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Programming in Perl without semicolon

by buetow (Beadle)
on Jan 30, 2009 at 21:50 UTC ( #740335=snippet: print w/ replies, xml ) Need Help??

Description: I've a few good friends who like Python a lot (yes it is a nice Language, but I like Perl more). One difference is, that you can program in Python without using semicolons. Well, this is possible using the Perl language too, like the following code demonstrates it (it calculates fibonacci numbers, however without use strict). I don't tell, that you will have any benifit by not using a semicolon. But I think this is a funny way of programming in Perl. Enjoy :)
#!/usr/bin/perl

{ $n = shift || die "Usage: perl nosemicolon.pl NUMBER\n" }

sub fib {
    if ($_[0] < 2) {
        $_[0]
    } else {
        fib($_[0] - 1) + fib($_[0] - 2)    
    }
}

{ print "Fibonacci numbers from 0 to $n are as follows:\n" }

for (0 .. $n) {
    print "fib($_) = ", fib($_), "\n"
}

print "Thanks for using this software!\n"
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Re: Programming in Perl without semicolon (strict)
by toolic (Chancellor) on Jan 30, 2009 at 22:21 UTC
    To use the strictures, change $n to $ARGV[0] :)
    $ perl -w -Mstrict nosemicolon.pl 5
Re: Programming in Perl without semicolon
by Lawliet (Curate) on Jan 30, 2009 at 23:23 UTC

    Haha, well done :)

    However, couldn't you just put every statement in a bare block in any Perl file to accomplish this? Good point, jdporter.

    And you didn't even know bears could type.

      Notice that he didn't use any my variables?

        Wait a couple seconds! What about use vars()? (ikegami's reply to a reply below made me think of it (because he had used it himself).)

        And you didn't even know bears could type.

      You couldn't put next/last/redo in bare blocks either, at least not without adding labels. Bare blocks are loops that execute once.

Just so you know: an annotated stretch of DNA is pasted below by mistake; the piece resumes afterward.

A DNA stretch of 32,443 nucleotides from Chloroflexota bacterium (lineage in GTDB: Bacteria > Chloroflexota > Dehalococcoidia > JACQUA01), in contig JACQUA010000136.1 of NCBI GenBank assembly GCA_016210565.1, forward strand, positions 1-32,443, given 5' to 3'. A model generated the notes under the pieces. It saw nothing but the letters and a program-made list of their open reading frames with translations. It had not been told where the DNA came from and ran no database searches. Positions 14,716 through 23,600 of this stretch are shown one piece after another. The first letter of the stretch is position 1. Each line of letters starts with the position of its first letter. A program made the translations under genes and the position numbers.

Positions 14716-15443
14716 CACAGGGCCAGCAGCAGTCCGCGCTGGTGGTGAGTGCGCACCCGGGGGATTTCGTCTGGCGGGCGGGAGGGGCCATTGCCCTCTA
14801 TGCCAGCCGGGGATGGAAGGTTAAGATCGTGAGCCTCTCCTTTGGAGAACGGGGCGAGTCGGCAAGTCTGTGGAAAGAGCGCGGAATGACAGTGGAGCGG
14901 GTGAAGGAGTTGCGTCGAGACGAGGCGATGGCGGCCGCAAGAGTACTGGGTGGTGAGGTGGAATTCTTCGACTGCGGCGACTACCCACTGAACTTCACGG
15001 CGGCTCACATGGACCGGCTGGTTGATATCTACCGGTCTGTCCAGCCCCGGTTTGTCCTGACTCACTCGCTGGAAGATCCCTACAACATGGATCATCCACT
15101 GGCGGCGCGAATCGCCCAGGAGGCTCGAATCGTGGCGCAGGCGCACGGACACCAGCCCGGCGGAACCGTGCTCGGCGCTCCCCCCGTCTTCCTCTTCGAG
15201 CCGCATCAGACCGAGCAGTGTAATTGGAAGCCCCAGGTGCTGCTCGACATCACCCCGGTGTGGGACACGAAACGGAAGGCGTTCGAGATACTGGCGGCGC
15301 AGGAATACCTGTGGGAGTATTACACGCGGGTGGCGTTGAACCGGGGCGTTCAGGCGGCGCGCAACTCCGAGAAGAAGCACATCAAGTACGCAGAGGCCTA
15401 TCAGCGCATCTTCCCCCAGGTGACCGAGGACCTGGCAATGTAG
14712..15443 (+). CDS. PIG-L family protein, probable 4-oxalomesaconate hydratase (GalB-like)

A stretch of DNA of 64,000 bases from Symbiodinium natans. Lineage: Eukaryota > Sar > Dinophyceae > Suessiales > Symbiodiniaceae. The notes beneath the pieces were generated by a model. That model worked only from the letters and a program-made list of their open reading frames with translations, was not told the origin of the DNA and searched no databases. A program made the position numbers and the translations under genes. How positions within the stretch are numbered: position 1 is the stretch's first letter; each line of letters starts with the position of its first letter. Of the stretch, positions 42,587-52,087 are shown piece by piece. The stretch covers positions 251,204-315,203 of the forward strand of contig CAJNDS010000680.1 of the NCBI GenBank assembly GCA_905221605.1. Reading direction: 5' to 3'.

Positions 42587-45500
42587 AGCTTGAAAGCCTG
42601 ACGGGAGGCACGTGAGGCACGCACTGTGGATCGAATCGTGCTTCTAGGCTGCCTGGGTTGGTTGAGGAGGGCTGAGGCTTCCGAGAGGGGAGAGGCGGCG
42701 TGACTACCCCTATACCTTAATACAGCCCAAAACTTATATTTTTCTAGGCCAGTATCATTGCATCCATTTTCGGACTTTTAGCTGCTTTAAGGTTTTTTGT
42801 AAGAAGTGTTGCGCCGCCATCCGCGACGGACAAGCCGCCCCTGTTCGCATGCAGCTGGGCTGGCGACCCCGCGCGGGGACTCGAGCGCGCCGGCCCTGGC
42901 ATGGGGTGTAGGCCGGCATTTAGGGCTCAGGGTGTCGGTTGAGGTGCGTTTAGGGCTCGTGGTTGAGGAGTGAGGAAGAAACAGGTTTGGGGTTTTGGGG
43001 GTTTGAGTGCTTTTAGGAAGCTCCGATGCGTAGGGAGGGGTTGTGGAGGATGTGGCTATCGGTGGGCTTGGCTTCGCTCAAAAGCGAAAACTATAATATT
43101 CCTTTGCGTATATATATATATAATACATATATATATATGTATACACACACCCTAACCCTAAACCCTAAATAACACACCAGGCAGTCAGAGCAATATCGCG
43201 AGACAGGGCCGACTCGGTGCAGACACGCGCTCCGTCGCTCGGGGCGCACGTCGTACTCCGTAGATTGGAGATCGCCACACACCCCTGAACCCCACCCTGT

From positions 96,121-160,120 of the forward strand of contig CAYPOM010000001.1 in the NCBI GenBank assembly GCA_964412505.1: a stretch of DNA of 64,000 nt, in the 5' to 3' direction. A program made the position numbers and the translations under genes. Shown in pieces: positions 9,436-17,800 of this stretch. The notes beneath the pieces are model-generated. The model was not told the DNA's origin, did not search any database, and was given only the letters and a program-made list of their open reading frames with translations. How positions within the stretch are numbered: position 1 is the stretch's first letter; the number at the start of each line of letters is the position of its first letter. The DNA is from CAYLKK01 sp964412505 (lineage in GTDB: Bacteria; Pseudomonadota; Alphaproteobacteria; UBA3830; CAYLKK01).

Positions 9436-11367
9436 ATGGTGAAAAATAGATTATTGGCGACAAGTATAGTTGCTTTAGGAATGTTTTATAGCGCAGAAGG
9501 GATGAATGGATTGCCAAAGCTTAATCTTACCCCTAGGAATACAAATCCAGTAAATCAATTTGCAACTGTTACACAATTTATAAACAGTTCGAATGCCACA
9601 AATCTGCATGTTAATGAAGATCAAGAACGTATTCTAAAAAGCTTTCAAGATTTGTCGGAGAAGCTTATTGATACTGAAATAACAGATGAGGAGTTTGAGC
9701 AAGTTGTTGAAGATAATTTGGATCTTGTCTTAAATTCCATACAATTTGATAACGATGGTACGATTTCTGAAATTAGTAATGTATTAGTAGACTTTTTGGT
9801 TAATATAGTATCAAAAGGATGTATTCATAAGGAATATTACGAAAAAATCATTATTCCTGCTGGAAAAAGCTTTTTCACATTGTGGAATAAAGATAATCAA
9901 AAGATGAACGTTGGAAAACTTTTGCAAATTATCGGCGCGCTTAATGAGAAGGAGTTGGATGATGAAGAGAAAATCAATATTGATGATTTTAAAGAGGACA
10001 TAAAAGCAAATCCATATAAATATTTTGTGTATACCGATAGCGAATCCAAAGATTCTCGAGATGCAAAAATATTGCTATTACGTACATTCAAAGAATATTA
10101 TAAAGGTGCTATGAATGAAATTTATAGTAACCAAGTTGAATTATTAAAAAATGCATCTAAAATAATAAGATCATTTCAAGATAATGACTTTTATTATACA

However, that's not a big issue because those commands are practically always used conditionally. Unlike bare blocks, if blocks aren't loops, so you can use if ($cond) { next } (but not { next if $cond }).

      If you do have an unconditional loop control command (e.g. { ...; redo }), label the loop (LOOP: { { ... } redo LOOP }) or use a unconditional if ({ { ... } if (1) { redo } }).

Re: Programming in Perl without semicolon
by JavaFan (Canon) on Jan 31, 2009 at 02:15 UTC
    With caching (so it runs fast for large numbers), with variables, and not generating warnings/errors if strict and/or warnings were to be turned on:
    {@::cache = (0, 1)} sub fib { {push @::n, shift} {return pop @::n if $::n[-1] < 2} {$::cache [$::n[-1]] ||= fib ($::n[-1] - 1) + fib ($::n[-1] - 2)} {return $::cache[pop @::n]} }

      Yuck! Use use vars.

      { use vars qw( @cache @n ) } {@cache = (0, 1)} sub fib { {push @n, shift} {return pop @n if $n[-1] < 2} {$cache [$n[-1]] ||= fib ($n[-1] - 1) + fib ($n[-1] - 2)} {return $cache[pop @n]} }

      Bonus: Doesn't confine you to the main namespace!


      Now if we could only localize variables, we wouldn't need to manage our own stack.

      { use vars qw( @cache ) } {@cache = (0, 1)} sub fib { (local (our $n = shift)) && do { {return $n if $n < 2} {$cache[$n] ||= fib ($n - 1) + fib ($n - 2)} {return $cache[$n]} } }

      Bonus: Don't have to use use vars except for globals!


      By the way, the body simplifies down to a single expression, and your cache initialiser is not needed.

      { use vars qw( @cache ) } sub fib { (local (our $n) = shift), ( $n < 2 ? $n : $cache[$n] ||= fib ($n - 1) + fib ($n - 2) ) }

      Update: Replaced buggy
      (local our $n = shift) && ...
      with
      (local (our $n) = shift) && ...

        Bonus: Doesn't confine you to the main namespace!
        That's only a bonus if you can switch packages without a semicolon. I haven't figured out how, except for the useless:
        {package Foo}
        (local our $n = shift) && do { ... }
        I'm surprised this works. I would have expected 'our' to be in effect after the statement, just like 'my'. (If you replace 'local our' with 'my', the code wouldn't compile under 'strict').

        Unfortunally, it's not a general technique. It works here because 'fib(0)' is supposed to return '0'; the block isn't executed if the argument of the function is 0.

Re: Programming in Perl without semicolon
by ambrus (Abbot) on Feb 09, 2009 at 15:57 UTC

    Or just let perl insert those semicolons for us.

    BEGIN { use Filter::Util::Call; filter_add(sub { + my $s = filter_read(); s/$/;/mg; $s; }); } + use warnings use strict my $n = shift || die "Usage: perl nosemicolon.pl NUMBER\n" sub fib { if ($_[0] < 2) { $_[0] } else { fib($_[0] - 1) + fib($_[0] - 2) } } print "Fibonacci numbers from 0 to $n are as follows:\n" for (0 .. $n) { print "fib($_) = ", fib($_), "\n" } print "Thanks for using this software!\n"

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